Finance Minister Tito Mboweni has refuted media reports that he “caved in” to the African National Congress National Executive Committee (ANC NEC) over his alleged proposal to liquidate the South African Airways (SAA).
On Sunday, City Press reported that Mboweni’s proposal was “defeated” at the ANC NEC meeting and Lekgotla held last weekend. The ANC decided to restructure the embattled national airline instead.
Based on the City Press report, EWN also published an article with the headline, “Reports: Mboweni caves in to ANC refusal to liquidate SAA.”
‘Caves in my foot!’
A seemingly upset Mboweni later tweeted that the reports were “false, suspicious and malicious.”
He wrote, “I was at the UK-Africa Investment Summit when the NEC and the Lekgotla concluded. How does one ‘cave in’ in absentia? This story is false, suspicious and malicious. Watch the space.”
In subsequent tweets, the Minister added, “Not so long ago, there was the phenomenon of ‘EMBEDDED JOURNALISTS!’ Watch out for some sustained classical propaganda offensive against reason. ‘Caves in’ my foot!! Decisions yes, whether correct or not, history will be the judge.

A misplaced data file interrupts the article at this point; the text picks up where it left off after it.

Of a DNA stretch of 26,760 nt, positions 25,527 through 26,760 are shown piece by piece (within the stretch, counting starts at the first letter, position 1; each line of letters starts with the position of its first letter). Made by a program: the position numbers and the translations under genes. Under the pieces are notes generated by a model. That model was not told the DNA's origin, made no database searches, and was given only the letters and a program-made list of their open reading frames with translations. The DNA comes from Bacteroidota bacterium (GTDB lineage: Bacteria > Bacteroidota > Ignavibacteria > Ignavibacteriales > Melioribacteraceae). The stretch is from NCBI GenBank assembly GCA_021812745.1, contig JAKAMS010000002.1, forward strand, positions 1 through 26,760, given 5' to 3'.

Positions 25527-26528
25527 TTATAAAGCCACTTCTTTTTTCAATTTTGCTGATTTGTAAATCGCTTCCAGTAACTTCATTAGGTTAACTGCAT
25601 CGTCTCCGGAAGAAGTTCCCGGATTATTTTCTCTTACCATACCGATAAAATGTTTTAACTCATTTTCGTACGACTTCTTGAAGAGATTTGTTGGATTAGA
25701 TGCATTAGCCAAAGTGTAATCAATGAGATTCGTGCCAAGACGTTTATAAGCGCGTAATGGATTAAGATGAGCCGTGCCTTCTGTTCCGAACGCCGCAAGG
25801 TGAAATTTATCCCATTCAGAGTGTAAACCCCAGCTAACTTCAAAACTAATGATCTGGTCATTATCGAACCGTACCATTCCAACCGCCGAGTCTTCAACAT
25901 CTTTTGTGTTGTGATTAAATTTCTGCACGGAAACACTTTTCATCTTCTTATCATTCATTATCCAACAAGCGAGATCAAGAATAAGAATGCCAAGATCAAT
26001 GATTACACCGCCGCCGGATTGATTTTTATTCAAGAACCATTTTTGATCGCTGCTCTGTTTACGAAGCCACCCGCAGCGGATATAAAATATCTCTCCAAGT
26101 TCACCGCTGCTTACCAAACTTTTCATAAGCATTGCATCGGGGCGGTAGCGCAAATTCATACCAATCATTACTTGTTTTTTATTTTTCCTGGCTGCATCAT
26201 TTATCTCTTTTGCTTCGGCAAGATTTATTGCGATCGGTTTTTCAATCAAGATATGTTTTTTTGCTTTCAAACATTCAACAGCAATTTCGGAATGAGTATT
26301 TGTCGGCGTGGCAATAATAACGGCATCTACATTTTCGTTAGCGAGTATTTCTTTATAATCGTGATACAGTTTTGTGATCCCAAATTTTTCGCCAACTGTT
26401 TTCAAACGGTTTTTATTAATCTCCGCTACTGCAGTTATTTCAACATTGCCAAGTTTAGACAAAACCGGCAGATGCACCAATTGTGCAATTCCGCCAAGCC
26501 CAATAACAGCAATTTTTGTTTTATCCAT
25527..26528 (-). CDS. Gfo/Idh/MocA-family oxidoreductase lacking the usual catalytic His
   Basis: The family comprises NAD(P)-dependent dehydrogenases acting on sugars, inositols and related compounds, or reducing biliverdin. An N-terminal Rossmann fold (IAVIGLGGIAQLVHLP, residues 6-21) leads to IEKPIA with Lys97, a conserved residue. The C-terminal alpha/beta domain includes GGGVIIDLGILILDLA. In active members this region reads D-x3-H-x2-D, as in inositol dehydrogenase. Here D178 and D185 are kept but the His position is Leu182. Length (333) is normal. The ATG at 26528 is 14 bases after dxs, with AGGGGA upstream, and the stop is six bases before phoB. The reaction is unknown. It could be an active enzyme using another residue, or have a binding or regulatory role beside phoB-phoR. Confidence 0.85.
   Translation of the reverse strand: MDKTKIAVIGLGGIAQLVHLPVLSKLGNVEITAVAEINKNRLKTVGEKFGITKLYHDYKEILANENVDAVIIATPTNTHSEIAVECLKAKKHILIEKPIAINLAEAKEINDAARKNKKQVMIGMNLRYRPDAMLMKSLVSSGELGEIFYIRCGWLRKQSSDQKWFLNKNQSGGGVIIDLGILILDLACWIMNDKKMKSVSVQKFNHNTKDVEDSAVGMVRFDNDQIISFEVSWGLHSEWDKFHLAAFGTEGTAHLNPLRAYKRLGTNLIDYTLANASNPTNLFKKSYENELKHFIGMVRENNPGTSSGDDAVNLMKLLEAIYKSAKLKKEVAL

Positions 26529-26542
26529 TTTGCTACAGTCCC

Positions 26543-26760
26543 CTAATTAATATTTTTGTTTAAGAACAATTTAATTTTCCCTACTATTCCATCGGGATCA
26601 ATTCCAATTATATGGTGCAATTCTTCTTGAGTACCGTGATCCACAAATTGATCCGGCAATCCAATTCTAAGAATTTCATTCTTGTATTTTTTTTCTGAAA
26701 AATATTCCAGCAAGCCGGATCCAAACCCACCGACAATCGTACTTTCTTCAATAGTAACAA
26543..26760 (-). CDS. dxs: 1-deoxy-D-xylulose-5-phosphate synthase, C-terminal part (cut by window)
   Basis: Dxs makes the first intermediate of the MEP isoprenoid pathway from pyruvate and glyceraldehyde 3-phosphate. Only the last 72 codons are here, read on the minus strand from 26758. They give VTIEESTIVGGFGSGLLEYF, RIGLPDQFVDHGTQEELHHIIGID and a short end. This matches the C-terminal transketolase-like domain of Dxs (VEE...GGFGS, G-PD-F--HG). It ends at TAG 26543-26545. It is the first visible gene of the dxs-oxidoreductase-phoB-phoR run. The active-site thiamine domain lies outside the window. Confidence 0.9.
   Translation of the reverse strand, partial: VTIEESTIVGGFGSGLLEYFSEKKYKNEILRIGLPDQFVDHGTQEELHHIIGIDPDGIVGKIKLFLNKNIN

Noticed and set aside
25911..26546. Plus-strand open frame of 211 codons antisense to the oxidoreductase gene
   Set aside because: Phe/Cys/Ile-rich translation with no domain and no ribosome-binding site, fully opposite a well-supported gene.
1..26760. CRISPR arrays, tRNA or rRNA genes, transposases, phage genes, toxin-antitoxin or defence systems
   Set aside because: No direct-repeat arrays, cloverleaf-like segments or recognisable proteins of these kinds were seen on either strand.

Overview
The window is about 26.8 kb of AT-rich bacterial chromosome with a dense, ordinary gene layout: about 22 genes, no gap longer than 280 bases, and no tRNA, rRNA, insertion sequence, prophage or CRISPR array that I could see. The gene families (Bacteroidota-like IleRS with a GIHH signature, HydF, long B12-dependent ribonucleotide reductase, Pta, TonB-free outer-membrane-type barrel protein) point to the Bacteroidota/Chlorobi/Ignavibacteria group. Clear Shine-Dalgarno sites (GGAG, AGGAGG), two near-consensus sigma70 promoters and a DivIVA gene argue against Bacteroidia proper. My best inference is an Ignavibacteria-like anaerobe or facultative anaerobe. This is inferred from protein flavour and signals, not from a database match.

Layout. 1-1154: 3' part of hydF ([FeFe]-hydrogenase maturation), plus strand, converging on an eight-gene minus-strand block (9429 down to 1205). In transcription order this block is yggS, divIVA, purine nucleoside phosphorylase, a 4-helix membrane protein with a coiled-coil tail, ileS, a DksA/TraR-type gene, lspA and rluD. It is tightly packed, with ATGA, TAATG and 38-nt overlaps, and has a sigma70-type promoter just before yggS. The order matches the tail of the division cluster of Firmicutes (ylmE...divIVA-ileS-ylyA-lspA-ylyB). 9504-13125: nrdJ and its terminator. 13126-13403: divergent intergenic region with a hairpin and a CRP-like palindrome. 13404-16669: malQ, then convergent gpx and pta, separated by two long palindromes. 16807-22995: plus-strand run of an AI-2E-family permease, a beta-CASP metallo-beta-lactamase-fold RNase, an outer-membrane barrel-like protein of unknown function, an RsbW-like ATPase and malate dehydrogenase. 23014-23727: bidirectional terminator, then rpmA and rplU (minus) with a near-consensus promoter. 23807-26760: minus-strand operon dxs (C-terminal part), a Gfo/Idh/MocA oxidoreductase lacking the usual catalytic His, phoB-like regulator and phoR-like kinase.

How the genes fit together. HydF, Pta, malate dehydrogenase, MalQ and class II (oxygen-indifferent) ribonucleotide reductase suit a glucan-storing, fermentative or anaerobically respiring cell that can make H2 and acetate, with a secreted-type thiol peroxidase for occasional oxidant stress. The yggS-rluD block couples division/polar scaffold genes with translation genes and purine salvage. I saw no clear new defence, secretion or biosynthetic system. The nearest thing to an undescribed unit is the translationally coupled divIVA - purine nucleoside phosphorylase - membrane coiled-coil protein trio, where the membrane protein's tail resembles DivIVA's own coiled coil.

“@City_Press, you should never write (although within your democratic rights), that a Mboweni ‘caves in.’ We don’t do that. But we listen to debate and politically intellectual argument. But ‘cave in’! We do not do that.”
The ANC NEC decided to retain SAA as a national airline and to restructure it. It asked the National Treasury, which Mboweni leads, to immediately avail the R2 billion it had pledged to SAA.
The struggling airline is under business rescue and the practitioners, Les Matuson and Siviwe Dongwana, are expected to outline a final costing of the restructuring process.
SAA cancelled some flights recently, with reports suggesting that this was part of the restructuring. The cancelled routes were reportedly costly but had low demand.
Mboweni has previously been emphatic that SAA needed to be “shut down” in favour of a new airline.
Speaking at the 6th SA Tomorrow Investment Conference in New York in November 2018, he said, “It’s very clear to me that you’re unlikely to sort out the situation. So my view would be – close it down.”